Australian Critics of Scientology
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Press Council adjudication no. 321

February 1987

Original adjudication is at The articles complained of are Lessons for the Hubbard Faithful and End of the world here for two - thank God!

ADJUDICATION No. 321 (February 1987)

The Sydney congregation of the Church of Scientology Inc. complains against The Australian concerning an article by James S Murray entitled "Lessons for the Hubbard faithful" published on 6 February 1986, and another entitled "End of the world here for two - thank God" by Phillip Adams published on 22/23 February 1986. Both articles were under by-lines rather than news items, and both were critical of scientology and of L Ron Hubbard who was closely associated with the church from its inception. Whether or not he was the founder of the church is one of the many matters in dispute, the church stating that he did not found the church but "... the Scientology technology and scriptures." A number of other matters are also in dispute in particular those in the article written by James Murray. The complainant alleges a violation of a number of principles of the Press Council. In reply, The Australian, and in particular its writer Mr Murray, insist upon the veracity of most of the matters of substance contained in the article.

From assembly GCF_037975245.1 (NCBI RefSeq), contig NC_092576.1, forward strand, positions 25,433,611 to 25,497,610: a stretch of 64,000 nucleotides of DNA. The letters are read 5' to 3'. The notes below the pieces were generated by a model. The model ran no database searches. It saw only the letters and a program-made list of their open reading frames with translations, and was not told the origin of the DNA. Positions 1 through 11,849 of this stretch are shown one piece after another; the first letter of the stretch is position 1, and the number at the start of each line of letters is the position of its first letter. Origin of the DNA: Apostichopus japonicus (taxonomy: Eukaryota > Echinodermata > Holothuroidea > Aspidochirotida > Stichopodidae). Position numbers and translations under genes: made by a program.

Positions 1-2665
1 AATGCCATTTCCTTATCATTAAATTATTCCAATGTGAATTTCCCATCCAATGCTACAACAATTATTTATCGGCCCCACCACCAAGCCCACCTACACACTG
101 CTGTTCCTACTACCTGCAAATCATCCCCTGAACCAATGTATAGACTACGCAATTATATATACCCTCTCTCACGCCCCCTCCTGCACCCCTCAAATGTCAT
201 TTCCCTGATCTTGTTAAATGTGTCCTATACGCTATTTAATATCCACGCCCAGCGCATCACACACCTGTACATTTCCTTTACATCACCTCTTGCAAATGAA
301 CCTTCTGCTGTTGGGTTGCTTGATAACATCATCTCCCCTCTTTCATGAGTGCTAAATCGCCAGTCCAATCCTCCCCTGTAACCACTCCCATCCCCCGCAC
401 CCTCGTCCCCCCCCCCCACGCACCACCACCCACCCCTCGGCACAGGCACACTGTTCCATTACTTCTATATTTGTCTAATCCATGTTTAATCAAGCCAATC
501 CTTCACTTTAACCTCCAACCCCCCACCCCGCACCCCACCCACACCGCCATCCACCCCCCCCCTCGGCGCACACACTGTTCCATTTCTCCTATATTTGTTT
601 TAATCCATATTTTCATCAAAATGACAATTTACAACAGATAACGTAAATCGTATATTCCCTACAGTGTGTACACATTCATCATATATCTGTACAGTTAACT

It is not for the Australian Press Council to rule on the veracity of the claims of either party. This is a particularly controversial matter which in a democratic society must be the subject of open debate.

The present complaint by the Church of Scientology Inc. is that The Australian would not publish a rebuttal of the quite severe criticisms made. The complainant states that documents and evidence proving the inaccuracies of Mr Murray's article were sent to the editor together with a letter of retraction which they requested to be published. It was not published.

The Press Council believes that while there should be an unfettered right in newspapers to make fair and honest comment in the public interest on matters such as that of the Church of Scientology Inc., it equally believes that those criticised should have reasonable access to present their views to the community. This does not mean that every critical item published automatically gives rise to a right of reply. The Council does not uphold the complaint.

[Legal and Government opinions on Scientology]